Posted by Cooley Hurd | Fri Jul 27, 2012, 07:57 PM (11 replies)
Posted by Cooley Hurd | Thu Jul 26, 2012, 06:56 PM (8 replies)
Talking about how the comment is completely overshadowing his overseas trip.
Posted by Cooley Hurd | Thu Jul 26, 2012, 07:03 AM (16 replies)
...it was a dream come true!! I took videos, put them together and set them to a recent composition of mine and... well, here it is:
An absolutely awesome experience!!!
Posted by Cooley Hurd | Sun Jul 22, 2012, 10:53 AM (39 replies)
by JEFFREY ST. CLAIR
Our friend and comrade Alexander Cockburn died last night in Germany, after a fierce two-year long battle against cancer. His daughter Daisy was at his bedside.
Alex kept his illness a tightly guarded secret. Only a handful of us knew how terribly sick he truly was. He didn’t want the disease to define him. He didn’t want his friends and readers to shower him with sympathy. He didn’t want to blog his own death as Christopher Hitchens had done. Alex wanted to keep living his life right to the end. He wanted to live on his terms. And he wanted to continue writing through it all, just as his brilliant father, the novelist and journalist Claud Cockburn had done. And so he did. His body was deteriorating, but his prose remained as sharp, lucid and deadly as ever.
In one of Alex’s last emails to me, he patted himself on the back (and deservedly so) for having only missed one column through his incredibly debilitating and painful last few months. Amid the chemo and blood transfusions and painkillers, Alex turned out not only columns for CounterPunch and The Nation and First Post, but he also wrote a small book called Guillotine and finished his memoirs, A Colossal Wreck, both of which CounterPunch plans to publish over the course of the next year.
Alex lived a huge life and he lived it his way. He hated compromise in politics and he didn’t tolerate it in his own life. Alex was my pal, my mentor, my comrade. We joked, gossiped, argued and worked together nearly every day for the last twenty years. He leaves a huge void in our lives. But he taught at least two generations how to think, how to look at the world, how to live a life of resistance. So, the struggle continues and we’re going to remain engaged. He wouldn’t have it any other way.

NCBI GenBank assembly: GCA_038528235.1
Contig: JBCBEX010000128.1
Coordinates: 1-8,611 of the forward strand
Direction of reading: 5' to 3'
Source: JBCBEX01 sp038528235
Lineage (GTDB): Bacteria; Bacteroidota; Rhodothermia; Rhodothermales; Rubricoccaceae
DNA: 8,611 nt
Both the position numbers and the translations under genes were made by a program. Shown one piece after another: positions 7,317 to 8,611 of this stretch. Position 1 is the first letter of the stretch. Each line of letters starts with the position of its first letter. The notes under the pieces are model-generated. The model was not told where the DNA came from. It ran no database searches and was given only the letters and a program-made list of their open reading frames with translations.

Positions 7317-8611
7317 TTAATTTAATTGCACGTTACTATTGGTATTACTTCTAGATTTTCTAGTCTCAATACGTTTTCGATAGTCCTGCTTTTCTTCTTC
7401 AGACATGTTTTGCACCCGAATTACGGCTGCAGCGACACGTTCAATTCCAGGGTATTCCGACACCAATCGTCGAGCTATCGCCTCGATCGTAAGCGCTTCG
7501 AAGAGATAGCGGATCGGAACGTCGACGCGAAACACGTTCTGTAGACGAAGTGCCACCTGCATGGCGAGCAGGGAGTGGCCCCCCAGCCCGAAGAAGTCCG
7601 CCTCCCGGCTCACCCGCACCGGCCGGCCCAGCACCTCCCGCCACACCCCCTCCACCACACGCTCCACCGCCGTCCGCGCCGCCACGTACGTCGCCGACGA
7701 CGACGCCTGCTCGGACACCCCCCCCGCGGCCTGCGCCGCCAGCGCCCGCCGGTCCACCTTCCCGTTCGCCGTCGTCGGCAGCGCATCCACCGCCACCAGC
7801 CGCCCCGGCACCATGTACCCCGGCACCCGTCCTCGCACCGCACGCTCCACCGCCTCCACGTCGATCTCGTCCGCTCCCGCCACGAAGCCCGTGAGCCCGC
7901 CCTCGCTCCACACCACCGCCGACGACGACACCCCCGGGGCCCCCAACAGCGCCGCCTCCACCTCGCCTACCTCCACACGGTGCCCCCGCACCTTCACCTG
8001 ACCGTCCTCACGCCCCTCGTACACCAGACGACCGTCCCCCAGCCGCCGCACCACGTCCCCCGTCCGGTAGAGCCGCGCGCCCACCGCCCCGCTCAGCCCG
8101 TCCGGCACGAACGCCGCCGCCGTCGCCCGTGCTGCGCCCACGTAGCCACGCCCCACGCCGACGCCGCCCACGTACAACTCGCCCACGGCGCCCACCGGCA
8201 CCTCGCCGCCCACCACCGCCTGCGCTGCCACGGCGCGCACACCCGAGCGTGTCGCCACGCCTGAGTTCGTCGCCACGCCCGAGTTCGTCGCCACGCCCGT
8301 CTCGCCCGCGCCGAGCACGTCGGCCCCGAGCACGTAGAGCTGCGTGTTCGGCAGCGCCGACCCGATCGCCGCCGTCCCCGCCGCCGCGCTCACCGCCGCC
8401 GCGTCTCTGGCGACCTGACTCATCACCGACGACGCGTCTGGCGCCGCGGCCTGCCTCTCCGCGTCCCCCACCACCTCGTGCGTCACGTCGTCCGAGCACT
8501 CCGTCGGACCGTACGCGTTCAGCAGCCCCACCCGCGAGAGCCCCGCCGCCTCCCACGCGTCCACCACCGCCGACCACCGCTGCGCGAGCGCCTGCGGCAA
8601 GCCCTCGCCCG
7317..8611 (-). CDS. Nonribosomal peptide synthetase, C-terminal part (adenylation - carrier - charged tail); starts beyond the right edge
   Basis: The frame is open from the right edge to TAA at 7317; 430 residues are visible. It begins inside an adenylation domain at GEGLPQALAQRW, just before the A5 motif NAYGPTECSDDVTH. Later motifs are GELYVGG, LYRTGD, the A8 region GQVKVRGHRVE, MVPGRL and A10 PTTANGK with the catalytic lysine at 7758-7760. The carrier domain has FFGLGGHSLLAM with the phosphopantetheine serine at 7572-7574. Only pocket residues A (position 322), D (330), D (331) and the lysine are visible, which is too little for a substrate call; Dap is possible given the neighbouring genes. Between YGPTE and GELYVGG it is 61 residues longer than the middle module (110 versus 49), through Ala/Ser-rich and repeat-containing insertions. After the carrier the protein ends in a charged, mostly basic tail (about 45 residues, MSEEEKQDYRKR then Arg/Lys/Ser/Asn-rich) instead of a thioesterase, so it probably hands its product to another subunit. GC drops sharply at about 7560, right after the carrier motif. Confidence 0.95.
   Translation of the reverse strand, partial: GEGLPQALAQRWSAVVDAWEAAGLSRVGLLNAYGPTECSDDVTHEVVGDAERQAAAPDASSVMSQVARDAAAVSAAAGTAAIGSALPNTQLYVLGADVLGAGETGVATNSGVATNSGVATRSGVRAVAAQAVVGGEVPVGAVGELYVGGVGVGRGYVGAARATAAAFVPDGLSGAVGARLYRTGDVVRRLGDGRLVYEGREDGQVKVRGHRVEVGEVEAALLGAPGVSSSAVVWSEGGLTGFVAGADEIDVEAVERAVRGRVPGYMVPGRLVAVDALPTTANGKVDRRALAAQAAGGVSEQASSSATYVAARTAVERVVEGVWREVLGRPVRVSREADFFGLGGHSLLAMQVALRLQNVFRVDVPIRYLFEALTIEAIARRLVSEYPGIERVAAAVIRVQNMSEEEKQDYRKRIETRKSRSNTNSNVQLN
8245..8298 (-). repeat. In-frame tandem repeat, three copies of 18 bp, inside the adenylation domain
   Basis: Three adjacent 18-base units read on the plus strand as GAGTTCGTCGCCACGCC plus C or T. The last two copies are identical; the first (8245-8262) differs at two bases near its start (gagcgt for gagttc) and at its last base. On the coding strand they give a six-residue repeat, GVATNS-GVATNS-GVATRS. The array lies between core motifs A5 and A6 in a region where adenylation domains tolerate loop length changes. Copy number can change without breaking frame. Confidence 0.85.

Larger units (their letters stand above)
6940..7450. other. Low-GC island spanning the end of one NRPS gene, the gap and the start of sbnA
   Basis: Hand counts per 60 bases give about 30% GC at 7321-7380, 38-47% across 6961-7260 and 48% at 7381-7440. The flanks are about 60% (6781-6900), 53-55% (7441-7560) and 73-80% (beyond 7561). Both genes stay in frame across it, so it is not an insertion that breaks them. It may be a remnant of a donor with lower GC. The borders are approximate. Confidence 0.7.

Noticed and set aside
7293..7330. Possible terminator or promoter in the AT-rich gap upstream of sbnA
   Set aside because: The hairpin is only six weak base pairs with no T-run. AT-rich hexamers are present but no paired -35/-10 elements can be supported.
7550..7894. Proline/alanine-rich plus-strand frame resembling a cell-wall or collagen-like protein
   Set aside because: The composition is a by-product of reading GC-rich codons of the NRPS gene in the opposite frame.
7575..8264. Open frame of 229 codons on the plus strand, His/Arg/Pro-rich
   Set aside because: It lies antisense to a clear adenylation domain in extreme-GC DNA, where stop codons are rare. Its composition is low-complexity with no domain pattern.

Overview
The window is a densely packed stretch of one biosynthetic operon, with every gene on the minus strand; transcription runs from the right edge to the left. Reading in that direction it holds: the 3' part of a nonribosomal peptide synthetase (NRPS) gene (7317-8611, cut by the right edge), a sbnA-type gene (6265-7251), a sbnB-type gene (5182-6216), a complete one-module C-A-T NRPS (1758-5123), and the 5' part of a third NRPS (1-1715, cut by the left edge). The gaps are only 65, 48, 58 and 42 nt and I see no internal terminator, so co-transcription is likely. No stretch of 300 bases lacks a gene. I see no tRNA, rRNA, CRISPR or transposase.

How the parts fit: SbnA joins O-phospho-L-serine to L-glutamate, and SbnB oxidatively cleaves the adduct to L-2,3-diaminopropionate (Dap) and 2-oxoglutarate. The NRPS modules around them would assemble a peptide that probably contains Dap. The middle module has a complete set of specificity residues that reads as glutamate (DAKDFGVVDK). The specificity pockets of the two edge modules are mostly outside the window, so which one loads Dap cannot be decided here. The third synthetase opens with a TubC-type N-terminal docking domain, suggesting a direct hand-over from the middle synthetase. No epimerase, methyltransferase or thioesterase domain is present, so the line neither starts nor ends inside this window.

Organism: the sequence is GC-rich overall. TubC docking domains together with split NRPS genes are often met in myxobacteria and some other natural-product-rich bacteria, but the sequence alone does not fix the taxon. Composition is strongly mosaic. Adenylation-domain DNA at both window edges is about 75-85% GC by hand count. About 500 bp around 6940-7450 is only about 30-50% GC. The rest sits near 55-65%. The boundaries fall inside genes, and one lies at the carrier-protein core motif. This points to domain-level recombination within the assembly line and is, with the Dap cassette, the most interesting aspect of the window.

Read more: http://www.counterpunch.org/2012/07/21/farewell-alex-my-friend/
Note to mods, I know Counterpunch isn't "mainstream" but Cockburn & St Clair were important voices during the last decade.
Cross gently Alex, and thank you so much for bringing truth to light.
Posted by Cooley Hurd | Sat Jul 21, 2012, 09:35 AM (42 replies)
Apparently, the gunman was quite taken with the Batman story - to the point of emulating The Joker by dying his hair bright red before the shooting. Also, what if the victims were viewing a movie like Ernest Goes to Camp? Would there be a graphic of a sad Ernest? Not to mention; would the Ernest story entice someone to shoot up a theater? (Well, maybe after the movie... )
I'm not necessarily bothered by the graphics, but I wonder what others think about it...
Posted by Cooley Hurd | Sat Jul 21, 2012, 08:51 AM (11 replies)